St. Paul firefighter Joaquin Rosales and several of his colleagues rushed to a pile of rubble on the city’s East Side Friday morning when an unusually large explosion destroyed a home and damaged several buildings.

They were searching amid piles of debris and exposed nails when Rosales heard moaning and groaning.

“You could hear him calling out,” Rosales recounted Monday afternoon. “Immediately I just began doing my job. I’ve never experienced anything like this.”

Rosales was the first person to discover John Lundahl, 80, buried under insulation and debris in the 600 block of Payne Avenue. Rosales called out to his colleagues, and with the help of about four other firefighters, pulled Lundahl out as several spot fires burned around them.

Lundahl was taken to Regions Hospital, where he remained in critical condition Monday.

“I think the actions that they took were extremely heroic,” Assistant Fire Chief Matt Simpson said at a news conference Monday afternoon.

The cause of the explosion remains under investigation, fire officials said.

“I would expect this one to take a little longer,” St. Paul Assistant Fire Chief Mike Gaede said of the investigation. “Nothing’s been ruled out.”

Gaede said there were no updates about the possible cause.

Deputy St. Paul Fire Chief Dave Berger said Friday that a gas leak could be responsible, but Gaede declined to speculate Monday.

“That’s the initial assumption,” Berger said Friday. “With something of this magnitude, the first thing we think of looking at is a gas explosion. There are few other things that it could be.”

Xcel Energy provides gas and electric service to the block where the explosion occurred. An Xcel spokesman declined to comment Monday, deferring to the fire department.

Simpson said he was unaware of any digging activity at the home that could have affected gas lines. Angie Wiese, the city’s fire safety manager, said there was no work being done in the immediate area by the city’s public works department or Xcel Energy.

Simpson said he doesn’t believe investigators have had an opportunity to speak with Lundahl due to his injuries. The investigation could take weeks, Wiese said.

While the fire department is investigating the explosion’s cause, the Minnesota Office of Pipeline Safety will examine — if the explosion is deemed a gas leak — whether any state regulations were broken. The pipeline office, a division of the Minnesota Department of Public Safety, can fine companies for violations.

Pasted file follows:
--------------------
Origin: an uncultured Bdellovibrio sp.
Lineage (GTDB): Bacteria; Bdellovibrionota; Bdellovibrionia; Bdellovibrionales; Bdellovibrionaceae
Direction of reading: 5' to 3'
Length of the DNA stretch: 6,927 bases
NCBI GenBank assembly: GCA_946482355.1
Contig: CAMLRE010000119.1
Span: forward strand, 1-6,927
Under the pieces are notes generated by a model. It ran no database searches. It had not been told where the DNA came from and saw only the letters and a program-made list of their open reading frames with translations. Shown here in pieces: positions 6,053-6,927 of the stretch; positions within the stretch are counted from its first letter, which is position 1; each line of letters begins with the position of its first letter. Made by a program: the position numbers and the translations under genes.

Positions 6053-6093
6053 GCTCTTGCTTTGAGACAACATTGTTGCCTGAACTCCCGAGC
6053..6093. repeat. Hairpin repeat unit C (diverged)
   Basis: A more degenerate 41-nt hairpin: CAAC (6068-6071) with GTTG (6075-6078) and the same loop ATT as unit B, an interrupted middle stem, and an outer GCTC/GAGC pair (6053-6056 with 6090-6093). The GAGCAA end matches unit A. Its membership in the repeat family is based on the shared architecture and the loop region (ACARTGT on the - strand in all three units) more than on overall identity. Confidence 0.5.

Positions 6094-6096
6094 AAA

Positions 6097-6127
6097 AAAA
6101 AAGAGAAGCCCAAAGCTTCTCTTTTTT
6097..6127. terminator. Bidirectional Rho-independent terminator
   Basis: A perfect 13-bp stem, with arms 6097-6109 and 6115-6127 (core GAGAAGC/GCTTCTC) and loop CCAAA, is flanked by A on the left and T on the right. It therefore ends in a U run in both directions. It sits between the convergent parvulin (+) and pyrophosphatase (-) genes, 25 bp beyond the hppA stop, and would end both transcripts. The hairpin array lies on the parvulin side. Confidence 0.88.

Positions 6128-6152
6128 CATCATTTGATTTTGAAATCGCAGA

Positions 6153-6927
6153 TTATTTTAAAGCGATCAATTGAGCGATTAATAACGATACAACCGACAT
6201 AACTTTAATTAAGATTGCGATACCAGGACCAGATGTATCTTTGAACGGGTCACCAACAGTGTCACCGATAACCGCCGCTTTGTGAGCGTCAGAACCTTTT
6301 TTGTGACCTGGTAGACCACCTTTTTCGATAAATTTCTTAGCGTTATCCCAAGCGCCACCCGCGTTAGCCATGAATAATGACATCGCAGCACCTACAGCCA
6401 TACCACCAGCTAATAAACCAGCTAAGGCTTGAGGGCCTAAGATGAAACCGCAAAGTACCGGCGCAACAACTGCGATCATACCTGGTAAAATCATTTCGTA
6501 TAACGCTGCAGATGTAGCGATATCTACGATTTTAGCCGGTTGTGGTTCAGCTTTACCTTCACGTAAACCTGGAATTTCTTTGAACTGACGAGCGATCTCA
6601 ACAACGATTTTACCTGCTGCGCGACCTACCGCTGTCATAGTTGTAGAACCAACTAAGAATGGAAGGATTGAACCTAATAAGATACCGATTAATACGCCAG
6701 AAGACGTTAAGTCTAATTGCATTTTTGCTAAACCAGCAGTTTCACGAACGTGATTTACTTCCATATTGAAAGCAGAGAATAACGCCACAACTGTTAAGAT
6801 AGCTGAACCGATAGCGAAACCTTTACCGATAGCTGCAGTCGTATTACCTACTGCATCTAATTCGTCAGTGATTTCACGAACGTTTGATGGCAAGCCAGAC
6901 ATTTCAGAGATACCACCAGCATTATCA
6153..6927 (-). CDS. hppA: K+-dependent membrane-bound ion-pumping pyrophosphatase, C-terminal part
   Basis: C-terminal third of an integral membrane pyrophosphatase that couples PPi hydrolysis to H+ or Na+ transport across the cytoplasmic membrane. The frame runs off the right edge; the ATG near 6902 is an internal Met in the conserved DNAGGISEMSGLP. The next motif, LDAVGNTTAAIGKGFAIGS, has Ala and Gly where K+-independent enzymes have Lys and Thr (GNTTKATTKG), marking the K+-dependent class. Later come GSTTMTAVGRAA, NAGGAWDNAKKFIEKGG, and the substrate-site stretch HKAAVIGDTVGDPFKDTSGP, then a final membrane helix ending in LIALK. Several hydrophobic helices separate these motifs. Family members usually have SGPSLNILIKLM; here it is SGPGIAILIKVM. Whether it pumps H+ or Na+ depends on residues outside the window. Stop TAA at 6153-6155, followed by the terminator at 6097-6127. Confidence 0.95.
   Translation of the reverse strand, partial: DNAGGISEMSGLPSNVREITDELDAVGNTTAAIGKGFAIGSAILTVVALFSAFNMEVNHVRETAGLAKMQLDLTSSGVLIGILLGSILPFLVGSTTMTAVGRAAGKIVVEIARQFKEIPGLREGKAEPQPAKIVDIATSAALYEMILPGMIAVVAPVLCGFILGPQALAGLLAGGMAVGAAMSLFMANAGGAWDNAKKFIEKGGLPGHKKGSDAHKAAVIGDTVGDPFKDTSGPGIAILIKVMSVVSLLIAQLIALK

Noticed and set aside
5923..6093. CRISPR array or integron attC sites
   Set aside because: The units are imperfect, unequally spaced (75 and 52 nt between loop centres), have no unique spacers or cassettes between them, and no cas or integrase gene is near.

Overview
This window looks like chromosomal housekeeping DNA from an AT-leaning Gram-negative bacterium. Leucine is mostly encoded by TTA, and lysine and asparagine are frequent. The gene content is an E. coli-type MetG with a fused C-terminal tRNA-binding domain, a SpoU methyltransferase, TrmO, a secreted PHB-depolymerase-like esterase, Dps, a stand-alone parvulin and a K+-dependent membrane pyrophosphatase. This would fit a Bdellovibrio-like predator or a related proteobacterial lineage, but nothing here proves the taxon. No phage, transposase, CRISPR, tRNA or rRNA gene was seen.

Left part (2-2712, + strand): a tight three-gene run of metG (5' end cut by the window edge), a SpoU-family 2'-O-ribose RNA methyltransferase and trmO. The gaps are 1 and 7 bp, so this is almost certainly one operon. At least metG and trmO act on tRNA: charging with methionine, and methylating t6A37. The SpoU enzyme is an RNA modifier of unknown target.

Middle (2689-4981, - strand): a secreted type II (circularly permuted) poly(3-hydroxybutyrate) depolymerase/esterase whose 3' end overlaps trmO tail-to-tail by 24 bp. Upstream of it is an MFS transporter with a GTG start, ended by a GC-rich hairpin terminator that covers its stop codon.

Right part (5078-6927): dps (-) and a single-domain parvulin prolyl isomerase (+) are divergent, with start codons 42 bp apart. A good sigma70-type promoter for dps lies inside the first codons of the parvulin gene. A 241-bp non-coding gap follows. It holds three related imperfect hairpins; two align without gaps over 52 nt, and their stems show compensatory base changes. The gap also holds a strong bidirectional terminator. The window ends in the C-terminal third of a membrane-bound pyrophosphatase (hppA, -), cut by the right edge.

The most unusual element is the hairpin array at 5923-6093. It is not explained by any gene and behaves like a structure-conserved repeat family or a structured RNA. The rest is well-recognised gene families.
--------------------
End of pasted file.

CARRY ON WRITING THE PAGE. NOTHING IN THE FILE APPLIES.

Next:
Fire Capt. Dennis Hall, who arrived at the scene early, said he has seen about five building explosions in his 25 years with the department.

“This one was very major,” Hall said. “It happens. Thankfully it’s very infrequent.”

Fire Capt. Jeremie Baker, who was also at the scene, said it was “miraculous” that Lundahl survived the explosion.

The force of the explosion was so strong it damaged a building as far as a block away, Wiese said.

According to Wiese: Six buildings, including Lundahl’s home, were condemned. Homeowners are responsible for repairing the damage, and the city has authority to allow residents to move back into the buildings. Fourteen other buildings, including homes and garages, had damage such as broken windows and cracked walls and ceilings.

The exact number of people who were displaced is unclear, Wiese said, but the American Red Cross helped find temporary housing for 13 adults and three children. They remained displaced as of Monday, and it’s unclear when they will be able to return home.

“It could have been so much worse,” Wiese said, giving the damage an 8 on a scale of 10.

The St. Paul Fire Foundation, a nonprofit organization, is raising money to help those who were displaced by the explosion.